Close this search box.
Opinion Government News Domestic Violence

AAT fee increase undermines efforts to keep migrant women safe from violence

2 min read
AAT Fee increase

The Morrison Government went to great lengths to frame the recent Federal Budget as evidence of its commitment to protecting women from violence.

New funding for domestic violence prevention and frontline services and creation of the post of Minister for Women’s Safety was front and centre in the budget pitch. The extension of pilot programs providing emergency payments and additional funding for legal services gave hope that the government was finally responding to calls for much needed support for women on temporary visas.

Unfortunately, recent changes mean it is a case of two steps forward, one step back.

On 1 July, the cost of appealing most visa decisions at the Administrative Appeals Tribunal (AAT Fee) increased 64% from $1,826 to $3,000. This whopping increase will mean that many people will be unable to seek independent merits review if the government refuses their visa application.

This change will particularly impact women on temporary visas who leave violent relationships.

A recent study by the Monash Migration and Inclusion Centre and Harmony Alliance found that 40% of women on temporary visas had experienced domestic and family violence, with migration status often used as form of control. Migrant women with Australian children are particularly at risk, with fears that they will be separated from their children preventing many women from seeking help.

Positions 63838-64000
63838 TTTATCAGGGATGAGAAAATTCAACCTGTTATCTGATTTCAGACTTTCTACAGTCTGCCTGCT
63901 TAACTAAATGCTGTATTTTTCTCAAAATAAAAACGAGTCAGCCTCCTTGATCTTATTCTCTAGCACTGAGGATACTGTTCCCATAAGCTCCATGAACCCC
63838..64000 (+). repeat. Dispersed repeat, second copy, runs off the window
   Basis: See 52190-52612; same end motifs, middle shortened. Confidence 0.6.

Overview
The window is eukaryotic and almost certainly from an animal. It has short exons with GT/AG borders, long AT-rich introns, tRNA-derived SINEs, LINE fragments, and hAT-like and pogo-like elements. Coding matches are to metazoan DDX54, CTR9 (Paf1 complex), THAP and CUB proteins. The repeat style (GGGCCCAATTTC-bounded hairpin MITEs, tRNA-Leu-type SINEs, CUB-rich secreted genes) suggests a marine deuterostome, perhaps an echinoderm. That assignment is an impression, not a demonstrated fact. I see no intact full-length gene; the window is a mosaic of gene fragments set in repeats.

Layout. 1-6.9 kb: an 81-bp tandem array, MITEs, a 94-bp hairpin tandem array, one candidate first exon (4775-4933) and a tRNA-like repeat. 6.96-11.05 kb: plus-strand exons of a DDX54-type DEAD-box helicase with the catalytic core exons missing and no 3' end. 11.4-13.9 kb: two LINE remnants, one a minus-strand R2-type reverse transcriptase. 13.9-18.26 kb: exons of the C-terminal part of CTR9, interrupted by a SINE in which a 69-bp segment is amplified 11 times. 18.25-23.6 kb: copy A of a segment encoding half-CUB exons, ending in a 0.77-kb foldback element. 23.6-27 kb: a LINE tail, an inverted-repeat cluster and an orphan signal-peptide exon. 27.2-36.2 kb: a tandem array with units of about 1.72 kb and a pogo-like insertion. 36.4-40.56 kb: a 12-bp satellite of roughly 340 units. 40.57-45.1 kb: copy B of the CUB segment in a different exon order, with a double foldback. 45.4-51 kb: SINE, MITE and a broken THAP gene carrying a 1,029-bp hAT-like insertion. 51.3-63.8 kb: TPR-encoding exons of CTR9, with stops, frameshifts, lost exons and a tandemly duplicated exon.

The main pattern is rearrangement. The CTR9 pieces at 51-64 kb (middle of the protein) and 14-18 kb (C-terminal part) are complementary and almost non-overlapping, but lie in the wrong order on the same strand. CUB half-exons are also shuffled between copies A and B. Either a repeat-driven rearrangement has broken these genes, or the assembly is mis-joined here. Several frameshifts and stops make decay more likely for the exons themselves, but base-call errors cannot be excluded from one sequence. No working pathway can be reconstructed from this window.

These findings align with IARC’s experience supporting women on temporary visas. Nearly half our clients are victim-survivors needing help with their visa after leaving a violent relationship and most tell us their partner used their visa to control them and stop them seeking help.

Many of our clients come to us uncertain about their visa status because their partner controls their access to information. Some are running out of time because their partner has followed through on their threats and contacted the Department of Home Affairs to tell them the relationship is over.

Australia’s immigration system is complex and there are not enough resources to help everyone in need. This puts women experiencing family violence at great risk of having their visas refused, possibly without them even knowing it has happened.

The merits review process plays an important role in protecting these women because it means that they can have someone look over their case afresh and consider the family violence they may not have had the opportunity to tell the government about.

Making it harder for victim-survivors to appeal visa decisions puts them at risk because it increases the chances that the threat they will be removed from Australia if they seek help will come to fruition. This plays directly into the hands of those perpetrators who are using visa status as a form of control.

The government claims that the fee increase is needed to address backlog of more than 55,000 cases currently before the AAT.

This backlog hurts victim-survivors too by delaying the resolution of their case and efforts to reduce wait times are welcome but reducing the backlog should not come at the cost of fairness and safety.

The purpose of merits review is to ensure that people engaging with Australia’s immigration system get a fair go. The government needs to urgently rollback the increase to the AAT fees and ensure that temporary visa holders who experience domestic are able to access merits review, regardless of means.

+ posts

Gregory is a solicitor and the Director of the Immigration Advice and Rights Centre (IARC), a community legal centre based in Sydney specialising in immigration and citizenship law. He joined IARC in 2018 from the United Nations High Commissioner for Refugees where he worked in refugee law and policy and capacity building in Canberra and Papua New Guinea.


You Might also Like

Leave a Comment

Your email address will not be published. Required fields are marked *

Related Stories

Next Up